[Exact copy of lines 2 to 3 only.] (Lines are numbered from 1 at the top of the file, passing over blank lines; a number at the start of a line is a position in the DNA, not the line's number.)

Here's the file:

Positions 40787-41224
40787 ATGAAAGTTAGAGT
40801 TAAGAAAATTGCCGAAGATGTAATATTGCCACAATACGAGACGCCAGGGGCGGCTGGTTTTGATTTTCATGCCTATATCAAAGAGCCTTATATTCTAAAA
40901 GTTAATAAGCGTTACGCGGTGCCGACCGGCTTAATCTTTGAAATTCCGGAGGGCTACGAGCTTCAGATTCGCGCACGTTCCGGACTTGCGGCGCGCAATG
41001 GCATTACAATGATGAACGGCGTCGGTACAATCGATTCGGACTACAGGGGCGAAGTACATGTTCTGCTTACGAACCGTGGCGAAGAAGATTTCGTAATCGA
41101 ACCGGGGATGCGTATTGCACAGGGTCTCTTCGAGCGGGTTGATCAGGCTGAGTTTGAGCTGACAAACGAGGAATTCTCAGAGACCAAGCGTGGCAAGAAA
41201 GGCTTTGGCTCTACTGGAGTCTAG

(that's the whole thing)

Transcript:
40787 ATGAAAGTTAGAGT
40801 TAAGAAAATTGCCGAAGATGTAATATTGCCACAATACGAGACGCCAGGGGCGGCTGGTTTTGATTTTCATGCCTATATCAAAGAGCCTTATATTCTAAAA